We’ve all been there. Maybe a cup and a half in of your favorite drip coffee, you’re having a great conversation with your friend, and you start crossing your legs. You’re getting antsy. Is it the caffeine making you jittery? Nope! You’ve got to pee!
Why does coffee do this? And it seems like it comes on all of a sudden? Why? Let’s take a look at why one of the world’s most popular beverages.
How Caffeine Affects Your Body
It goes without saying that the main stimulant in coffee is caffeine. But for as obvious as this is there are several misconceptions about the world’s most popular drug. Some of these misconceptions are that caffeine is inherently addictive, it causes insomnia, and that it is linked to cancer. But one misconception that is particularly relevant for us is that caffeine makes you dehydrated.
While it is true that large amounts of caffeine will have you reaching for your water bottle, moderate use is generally considered to have little to no effect on how hydrated you are. Part of this misconception stems from the fact that caffeine is a mild diuretic, meaning that it promotes increased urination. According to this view, if caffeine as a diuretic causes you to lose more fluid than you are putting into your body (You drink a 6 oz. cup of coffee and pass 8 oz. of urine), then you are becoming more dehydrated. But this is not so. One study suggests that you can consume up to four cups of coffee per day without any detrimental effect on overall fluid balance.
Caffeine As a Diuretic
Coffee has been consumed by humans (and goats!) since at least the sixth century. But caffeine was not isolated from the coffee bean until about 1820 when Friedlieb Ferdinand Runge was tasked with discovering what exactly in the magic bean was getting people hyped up. This discovery would later lead to the possibility of decaf coffee (a tragic tale for another day).
Since then, it has been discovered that caffeine is the diuretic element of coffee. We know that diuretic causes increased urination, but how exactly does it work?
Diuretics are often proscribed by doctors for kidney issues and high blood pressure. This is because diuretics help release sodium into your urine. The sodium takes more water from the blood as a consequence. Lower sodium levels help kidney health and reduce blood pressure at the same time.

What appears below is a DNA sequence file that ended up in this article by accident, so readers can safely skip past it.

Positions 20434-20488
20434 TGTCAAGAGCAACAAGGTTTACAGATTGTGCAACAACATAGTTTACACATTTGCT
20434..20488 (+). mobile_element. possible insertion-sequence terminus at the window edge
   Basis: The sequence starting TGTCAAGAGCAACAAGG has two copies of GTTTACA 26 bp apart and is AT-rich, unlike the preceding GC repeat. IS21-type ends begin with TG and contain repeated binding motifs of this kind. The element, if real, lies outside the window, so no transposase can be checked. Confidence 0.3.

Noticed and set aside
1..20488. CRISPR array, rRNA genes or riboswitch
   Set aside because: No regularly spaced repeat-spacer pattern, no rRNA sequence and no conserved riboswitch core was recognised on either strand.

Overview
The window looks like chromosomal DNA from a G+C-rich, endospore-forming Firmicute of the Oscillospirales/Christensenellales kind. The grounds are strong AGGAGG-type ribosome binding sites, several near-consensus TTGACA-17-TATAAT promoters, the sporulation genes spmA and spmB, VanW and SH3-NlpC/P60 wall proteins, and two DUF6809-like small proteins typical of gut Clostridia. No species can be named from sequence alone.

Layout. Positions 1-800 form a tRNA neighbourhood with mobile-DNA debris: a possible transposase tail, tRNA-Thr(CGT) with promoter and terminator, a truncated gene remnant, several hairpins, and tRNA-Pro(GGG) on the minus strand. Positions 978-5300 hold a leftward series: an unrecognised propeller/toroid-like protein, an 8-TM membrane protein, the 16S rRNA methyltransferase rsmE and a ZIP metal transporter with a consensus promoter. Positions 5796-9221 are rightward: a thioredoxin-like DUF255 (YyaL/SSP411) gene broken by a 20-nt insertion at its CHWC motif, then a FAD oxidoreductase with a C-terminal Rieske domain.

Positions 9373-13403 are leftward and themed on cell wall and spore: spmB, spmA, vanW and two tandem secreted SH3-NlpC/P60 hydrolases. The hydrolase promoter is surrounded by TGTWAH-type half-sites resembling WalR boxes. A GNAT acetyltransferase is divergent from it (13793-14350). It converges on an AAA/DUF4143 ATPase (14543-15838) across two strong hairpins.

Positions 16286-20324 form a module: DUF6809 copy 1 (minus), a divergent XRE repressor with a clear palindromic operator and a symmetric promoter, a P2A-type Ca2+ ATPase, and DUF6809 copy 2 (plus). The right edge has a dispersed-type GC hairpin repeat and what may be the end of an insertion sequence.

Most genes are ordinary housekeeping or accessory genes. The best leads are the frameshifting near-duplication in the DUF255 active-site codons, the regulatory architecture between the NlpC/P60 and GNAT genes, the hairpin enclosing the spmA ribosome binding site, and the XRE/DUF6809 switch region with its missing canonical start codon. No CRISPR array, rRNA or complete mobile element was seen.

This is why caffeine is often linked to overall lower blood pressure (albeit a small decrease) even though while it is in your system it can raise your heart rate.
Why Does Coffee Make My Pee Smell?
If your pee smells like coffee (let’s hope your coffee doesn’t smell like pee) then you are probably drinking too much coffee. This could be an indicator that you are at least mildly dehydrated. Good fluid balance will not lead to pee smelling like coffee. If you are not getting enough water, then your urine will be more concentrated. If the fluid that you are putting into your body is coffee, the antioxidants (specifically, polyphenols) in coffee that are usually absorbed by your digestive tract will not be completely absorbed. These polyphenols are the thing that is largely responsible for the smell of coffee.
Why Does Coffee Make You Poop?
If you have ever had to pee like a racehorse due to caffeine consumption, you’ve surely had to scramble to find a toilet for a number two due to the same. We know the story. You wake up early and have your first cup on the way to work. Then your stomach starts to growl. You think, “I’m not hungry, I just ate breakfast!”
Then you realize. I’m not hungry. Storm’s a-comin’. Let’s hope you work in an office because if you don’t, you’ve got an emergency on your hands. Your boss chews you out because you missed the morning meeting and you sheepishly respond, “I had something personal to tend to.”
Why does coffee make you poop? Can the urge to go be managed or subdued?
Coffee makes you rush to the restroom because caffeine relaxes muscles in your digestive system. It relaxes the lower esophageal sphincter which can cause reflux and heartburn in excess amounts. But it also relaxes the muscles in your colon. This is why, shall we say, it comes with relative ease after a cup of coffee.
In addition to the caffeine relaxing some intestinal muscles, the chlorogenic acids in coffee can also increase stomach acid which expedites digestion.
If you’re trying to avoid the rush to make your daily deposit too early, try switching to a darker roast of coffee. Dark roast coffee generally has less acidity and sometimes less caffeine than medium or lighter roasts.
In general, “everything in moderation” is a good axiom to follow when it comes to your diet. Coffee is delicious. No doubt. But if your morning trips to the bathroom, whether number one or number two, are interfering with your daily routine, you might want to consider dialing it back a bit. Cut back a bit and you’ll enjoy savoring it more as well.
Featured Image Credit: Pixabay